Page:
SAN FRANCISCO -- Not much has gone right for the Cincinnati Reds since the All-Star break.
Outlasting reigning NL Cy Young winner Tim Lincecum and rallying for five runs in the ninth inning will definitely count as a much-needed positive.
Cincinnati's Brandon Phillips drew a tie-breaking bases-loaded walk in the ninth inning and the Reds took advantage of a meltdown by San Francisco's bullpen to beat the Giants 10-5 on Friday night.
"It wasn't easy but we needed it and we got some breaks tonight, big-time breaks," Cincinnati manager Dusty Baker said. "That's a good club over there and to give Lincecum a no-decision, that's quite a feat. These guys, they don't quit. They just keep playing and playing. They get down but don't stay down."
The Reds, who trailed 4-2 and 5-3, scored twice in the eighth and five times in the ninth to win consecutive games for the first time since July 1-2.
They did it against the Giants' normally reliable bullpen, which gave up seven runs in two innings after Lincecum had handcuffed the Reds most of the night.
Pinch-hitter Drew Sutton led off the ninth with an infield single off Giants closer Brian Wilson (3-5) before Alex Gonzalez and Joey Votto drew one-out walks. Phillips, who doubled and scored when the Reds tied the game with two runs in the eighth, walked to force in Sutton.
The Reds then took advantage of two San Francisco errors and a wild pitch to tack on four more runs, ending their eight-game road losing streak.
"Regardless of who was pitching, for us to do what we did was a beautiful thing," Phillips said. "We're starting to believe in ourselves. We're picking each other up. It's all about team chemistry. You could look in the dugout and see everybody was on their feet, the whole team was on the fence and pushing for everybody."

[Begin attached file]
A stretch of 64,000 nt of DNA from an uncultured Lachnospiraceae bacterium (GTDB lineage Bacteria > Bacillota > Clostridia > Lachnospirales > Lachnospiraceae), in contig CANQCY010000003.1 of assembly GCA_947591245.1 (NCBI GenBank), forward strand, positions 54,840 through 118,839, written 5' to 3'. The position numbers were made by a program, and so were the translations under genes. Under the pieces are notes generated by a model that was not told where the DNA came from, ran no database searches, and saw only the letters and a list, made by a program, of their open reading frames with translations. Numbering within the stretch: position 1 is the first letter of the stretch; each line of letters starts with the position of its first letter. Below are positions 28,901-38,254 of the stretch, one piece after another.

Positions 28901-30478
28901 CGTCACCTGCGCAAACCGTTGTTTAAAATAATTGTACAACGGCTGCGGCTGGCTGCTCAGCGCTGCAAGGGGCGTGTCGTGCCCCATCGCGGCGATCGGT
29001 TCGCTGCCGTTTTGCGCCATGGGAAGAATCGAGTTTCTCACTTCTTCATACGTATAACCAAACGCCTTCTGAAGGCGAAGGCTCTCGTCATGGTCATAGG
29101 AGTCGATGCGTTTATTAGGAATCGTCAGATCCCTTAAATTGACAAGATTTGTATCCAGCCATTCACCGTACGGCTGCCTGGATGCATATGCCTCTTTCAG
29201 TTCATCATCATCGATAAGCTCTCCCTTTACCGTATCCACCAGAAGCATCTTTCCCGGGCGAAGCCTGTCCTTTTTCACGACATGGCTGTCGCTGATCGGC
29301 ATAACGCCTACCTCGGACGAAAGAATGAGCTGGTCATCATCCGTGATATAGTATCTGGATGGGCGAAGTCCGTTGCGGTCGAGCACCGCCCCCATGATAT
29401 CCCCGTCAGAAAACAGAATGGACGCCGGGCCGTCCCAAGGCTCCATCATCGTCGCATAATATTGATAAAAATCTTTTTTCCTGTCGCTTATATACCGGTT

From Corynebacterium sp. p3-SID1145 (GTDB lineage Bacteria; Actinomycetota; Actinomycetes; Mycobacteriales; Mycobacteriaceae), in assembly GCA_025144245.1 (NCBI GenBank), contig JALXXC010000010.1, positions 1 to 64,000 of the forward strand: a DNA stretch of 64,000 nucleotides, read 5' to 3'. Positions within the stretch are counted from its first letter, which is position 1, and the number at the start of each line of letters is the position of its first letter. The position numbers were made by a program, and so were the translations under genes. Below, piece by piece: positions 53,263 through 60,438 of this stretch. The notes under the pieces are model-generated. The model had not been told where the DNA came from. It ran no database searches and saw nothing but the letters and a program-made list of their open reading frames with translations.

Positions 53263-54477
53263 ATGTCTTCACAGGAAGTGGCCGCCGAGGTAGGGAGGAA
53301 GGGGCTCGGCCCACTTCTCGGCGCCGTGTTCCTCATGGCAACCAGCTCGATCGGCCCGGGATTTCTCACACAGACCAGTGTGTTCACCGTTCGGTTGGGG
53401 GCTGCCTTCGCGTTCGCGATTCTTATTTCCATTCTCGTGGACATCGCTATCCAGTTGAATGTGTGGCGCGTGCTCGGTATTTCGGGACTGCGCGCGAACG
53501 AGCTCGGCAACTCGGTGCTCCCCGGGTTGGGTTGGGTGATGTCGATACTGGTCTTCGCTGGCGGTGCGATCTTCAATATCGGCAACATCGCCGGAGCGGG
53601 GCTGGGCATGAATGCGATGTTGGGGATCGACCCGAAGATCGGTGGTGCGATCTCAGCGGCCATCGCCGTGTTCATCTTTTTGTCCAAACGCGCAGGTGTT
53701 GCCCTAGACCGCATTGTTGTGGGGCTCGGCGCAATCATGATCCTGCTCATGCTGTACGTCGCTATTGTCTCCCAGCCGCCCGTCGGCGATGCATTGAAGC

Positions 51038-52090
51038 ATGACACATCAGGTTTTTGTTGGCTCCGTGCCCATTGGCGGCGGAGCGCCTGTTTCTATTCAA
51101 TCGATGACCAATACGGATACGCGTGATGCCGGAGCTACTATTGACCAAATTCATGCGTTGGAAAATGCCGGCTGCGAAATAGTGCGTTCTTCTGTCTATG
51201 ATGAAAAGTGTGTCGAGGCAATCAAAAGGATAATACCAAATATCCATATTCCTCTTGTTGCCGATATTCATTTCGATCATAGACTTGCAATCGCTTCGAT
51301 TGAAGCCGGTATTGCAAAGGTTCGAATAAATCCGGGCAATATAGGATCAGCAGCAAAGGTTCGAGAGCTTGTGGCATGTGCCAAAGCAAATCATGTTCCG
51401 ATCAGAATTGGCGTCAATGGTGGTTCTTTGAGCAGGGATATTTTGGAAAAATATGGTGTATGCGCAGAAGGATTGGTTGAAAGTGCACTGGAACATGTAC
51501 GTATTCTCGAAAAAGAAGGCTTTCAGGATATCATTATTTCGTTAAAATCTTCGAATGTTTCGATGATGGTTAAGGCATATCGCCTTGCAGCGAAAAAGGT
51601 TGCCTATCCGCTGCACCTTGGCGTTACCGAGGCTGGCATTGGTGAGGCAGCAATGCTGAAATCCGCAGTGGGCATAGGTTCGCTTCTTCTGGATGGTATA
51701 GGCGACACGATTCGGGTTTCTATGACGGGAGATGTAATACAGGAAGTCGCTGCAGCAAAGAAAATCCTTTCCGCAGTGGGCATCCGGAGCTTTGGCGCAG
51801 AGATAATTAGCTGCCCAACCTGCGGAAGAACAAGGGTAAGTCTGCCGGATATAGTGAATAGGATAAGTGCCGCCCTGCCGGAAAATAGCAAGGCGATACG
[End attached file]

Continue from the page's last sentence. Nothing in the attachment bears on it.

"We haven't had a night like this in a while, in quite a while," San Francisco manager Bruce Bochy said. "The last two innings were tough. We killed ourselves. Bottom line is we put too many people on base. We set up their rally."
David Weathers (3-3), the third of four Cincinnati pitchers, worked a scoreless eighth to get the win. Francisco Cordero pitched the ninth, giving up two hits and a walk, but got out of the jam without allowing a run.
Lincecum scattered six hits over seven innings, striking out seven while allowing three runs but got a no-decision for the eighth time this season despite leaving with a 5-3 lead.
That lead -- and Lincecum's bid to become the National League's first 13-game winner -- didn't last long.
Cincinnati scored twice in the eighth on Laynce Nix's two-run bloop single to left then had the big ninth to take its only lead of the game and hand Wilson (3-5) the loss.
Until then the Giants seemed headed for their 17th win in their last 21 home games.
Molina's two-run homer in the first and Velez's two-run shot in the fifth, coming on the two-year anniversary of Barry Bonds' historic 756th career home run, gave San Francisco a 4-2 lead.
"We're spoiled with Timmy," Bochy said. "He left the game with the lead, he threw seven solid innings. That's a pretty good effort."
Lincecum retired nine of the first 10 batters he faced and did not allow a hit until Alex Gonzalez's leadoff single in the fourth. Wladimir Balentin's RBI single four batters later made it 2-1 and ended Lincecum's 14-inning scoreless streak. It was the first earned run the left-hander allowed since July 22, a 22-inning stretch.
Velez gave the Giants some breathing room with his third career homer and Pablo Sandoval added an RBI single in the seventh to make it 5-3.
Cincinnati starter Homer Bailey gave up five runs and nine hits in six-plus innings.
Since being recalled from the minors on July 27, Velez is batting .417 (20 for 48). ... San Francisco activated IF Rich Aurilia from the 15-day DL and optioned OF John Bowker to Triple-A Fresno. ... Lincecum has struck out the first batter he's faced in seven of his 22 career starts, including his last three. He needs just two strikeouts for 200 on the year, which would make him the first Giants pitcher since Jason Schmidt (2003-04) to reach that plateau in consecutive seasons. ... The Reds have allowed 95 runs in the first inning, most in the majors.